• Wed. Jan 27th, 2021

Flint water crisis: Michigan ‘agrees to pay $600m’


The top of a water tower is seen at the Flint Water Plant in Flint, Michigan in this January 13, 2016 file photo Image copyright Reuters

The US state of Michigan has agreed to pay a settlement of $600m to victims of the Flint water crisis, US media say.

Most of the money will go to children in the city who were exposed to drinking water poisoned with lead, reports add.

At least 12 people died after Flint switched its water supply to the Flint River in 2014 to save money.

An outbreak of Legionnaires’ disease followed, and nearly 100,000 residents were left without safe tap water.

The settlement is expected to be formally announced later this week, the New York Times, Washington Post and Wall Street Journal say, citing sources familiar with the case.

There has been no official comment from the Michigan state government yet.

What do we know about the settlement?

Anyone who lived in Flint between 2014 and 2016 could be eligible for the settlement money, US media say.

However, almost 80% of the funds will go to residents who were under 18 at the time.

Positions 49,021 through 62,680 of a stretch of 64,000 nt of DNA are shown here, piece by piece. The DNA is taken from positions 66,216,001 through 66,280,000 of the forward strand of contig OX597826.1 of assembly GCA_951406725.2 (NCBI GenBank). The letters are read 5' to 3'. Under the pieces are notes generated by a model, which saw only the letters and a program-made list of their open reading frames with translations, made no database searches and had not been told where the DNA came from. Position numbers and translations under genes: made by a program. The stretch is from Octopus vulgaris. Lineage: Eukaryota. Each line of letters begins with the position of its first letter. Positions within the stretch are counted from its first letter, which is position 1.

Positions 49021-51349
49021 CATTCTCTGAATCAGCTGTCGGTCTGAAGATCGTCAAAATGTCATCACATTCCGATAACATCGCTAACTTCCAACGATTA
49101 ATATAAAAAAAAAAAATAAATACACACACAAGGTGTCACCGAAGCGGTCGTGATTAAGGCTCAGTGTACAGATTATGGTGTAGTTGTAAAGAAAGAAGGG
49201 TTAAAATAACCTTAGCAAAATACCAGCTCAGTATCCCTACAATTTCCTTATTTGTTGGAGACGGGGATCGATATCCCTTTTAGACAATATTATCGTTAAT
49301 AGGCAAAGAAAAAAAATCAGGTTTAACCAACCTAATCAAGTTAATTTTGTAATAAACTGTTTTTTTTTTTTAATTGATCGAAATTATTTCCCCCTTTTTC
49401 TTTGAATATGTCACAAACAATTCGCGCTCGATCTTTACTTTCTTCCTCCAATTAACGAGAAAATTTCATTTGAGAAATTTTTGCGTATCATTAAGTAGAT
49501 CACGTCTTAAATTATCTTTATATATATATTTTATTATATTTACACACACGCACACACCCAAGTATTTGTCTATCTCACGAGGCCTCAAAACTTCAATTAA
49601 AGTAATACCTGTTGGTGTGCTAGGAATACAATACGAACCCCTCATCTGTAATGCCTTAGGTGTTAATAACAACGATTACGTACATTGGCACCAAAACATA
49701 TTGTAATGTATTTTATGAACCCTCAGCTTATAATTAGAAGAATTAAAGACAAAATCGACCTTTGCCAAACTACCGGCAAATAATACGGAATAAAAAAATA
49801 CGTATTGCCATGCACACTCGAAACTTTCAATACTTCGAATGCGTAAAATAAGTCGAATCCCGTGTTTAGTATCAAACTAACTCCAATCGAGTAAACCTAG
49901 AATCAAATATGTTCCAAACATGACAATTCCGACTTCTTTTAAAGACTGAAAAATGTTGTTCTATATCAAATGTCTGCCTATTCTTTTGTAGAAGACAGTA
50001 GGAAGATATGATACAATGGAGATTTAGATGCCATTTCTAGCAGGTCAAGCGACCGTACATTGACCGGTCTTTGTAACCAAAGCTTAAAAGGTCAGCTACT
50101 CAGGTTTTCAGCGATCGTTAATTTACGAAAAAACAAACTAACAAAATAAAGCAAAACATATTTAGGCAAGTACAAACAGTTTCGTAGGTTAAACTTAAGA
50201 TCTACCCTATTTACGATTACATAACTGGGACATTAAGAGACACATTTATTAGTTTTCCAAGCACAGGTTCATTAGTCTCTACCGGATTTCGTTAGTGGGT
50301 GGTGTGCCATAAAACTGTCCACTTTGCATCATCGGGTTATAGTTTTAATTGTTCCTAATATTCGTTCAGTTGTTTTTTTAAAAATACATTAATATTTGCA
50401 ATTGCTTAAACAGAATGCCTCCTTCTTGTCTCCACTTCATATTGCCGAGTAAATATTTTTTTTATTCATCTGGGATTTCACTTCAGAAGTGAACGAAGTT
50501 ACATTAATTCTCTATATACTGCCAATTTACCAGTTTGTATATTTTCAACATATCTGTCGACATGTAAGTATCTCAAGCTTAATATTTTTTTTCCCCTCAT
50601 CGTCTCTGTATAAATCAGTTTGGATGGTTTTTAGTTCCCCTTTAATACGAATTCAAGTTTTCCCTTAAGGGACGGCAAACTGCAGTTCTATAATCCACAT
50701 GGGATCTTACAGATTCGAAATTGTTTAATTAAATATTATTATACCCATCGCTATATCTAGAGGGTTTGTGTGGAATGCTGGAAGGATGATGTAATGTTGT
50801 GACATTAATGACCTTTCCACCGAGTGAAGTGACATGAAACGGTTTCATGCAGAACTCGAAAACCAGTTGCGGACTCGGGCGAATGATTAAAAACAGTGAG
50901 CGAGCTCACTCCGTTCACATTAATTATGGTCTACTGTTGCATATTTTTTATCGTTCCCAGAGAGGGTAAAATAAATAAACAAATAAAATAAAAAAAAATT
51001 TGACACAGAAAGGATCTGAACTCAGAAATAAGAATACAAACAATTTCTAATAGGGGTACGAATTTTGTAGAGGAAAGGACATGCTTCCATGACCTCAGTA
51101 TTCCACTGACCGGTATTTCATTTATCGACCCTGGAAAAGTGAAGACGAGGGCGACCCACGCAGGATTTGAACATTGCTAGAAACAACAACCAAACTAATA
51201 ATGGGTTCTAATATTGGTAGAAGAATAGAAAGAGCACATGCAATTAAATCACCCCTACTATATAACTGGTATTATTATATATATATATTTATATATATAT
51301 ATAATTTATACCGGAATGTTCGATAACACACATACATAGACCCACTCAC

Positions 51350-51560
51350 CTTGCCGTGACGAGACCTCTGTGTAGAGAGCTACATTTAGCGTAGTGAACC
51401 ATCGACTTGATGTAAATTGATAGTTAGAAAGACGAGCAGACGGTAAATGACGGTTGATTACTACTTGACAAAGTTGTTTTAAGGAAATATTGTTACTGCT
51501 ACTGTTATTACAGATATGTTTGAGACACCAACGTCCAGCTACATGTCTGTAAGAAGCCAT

Experts say children are particularly vulnerable to lead poisoning, particularly babies and children under five who can experience brain damage before their brains are fully developed.

Flint is a majority-African American city, where over 40% of the residents live in poverty.

Why did this happen?

In 2014, Flint switched its water supply away from Detroit’s system, which draws from Lake Huron, and instead used water from the Flint river.

Flint was in a financial state of emergency and the switch was meant to save the city millions of dollars.

But the water from the river was more corrosive than Lake Huron’s water and was not treated properly, causing lead – a powerful neurotoxin – to leach from the pipes.

Residents started noticing that tap water sometimes came out blue or yellow – and many began to lose their hair, or develop rashes on their arms and face.

Despite this, local officials and leaders denied anything was wrong for over a year, even as residents complained that the water tasted and looked strange.

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Media captionWhy America’s drinking water crisis goes beyond Flint

The city has since switched back to using Detroit’s water system.

However, many local residents still rely on bottled water for drinking, cooking and washing, saying they no longer trust the government.

Thousands of residents filed lawsuits against the state of Michigan – and this settlement would only resolve claims against the state, not individuals including Rick Snyder who was governor at the time, or private companies, reports say.

Last year, prosecutors dropped all criminal charges against officials awaiting trial over the crisis, saying a more thorough investigation was needed.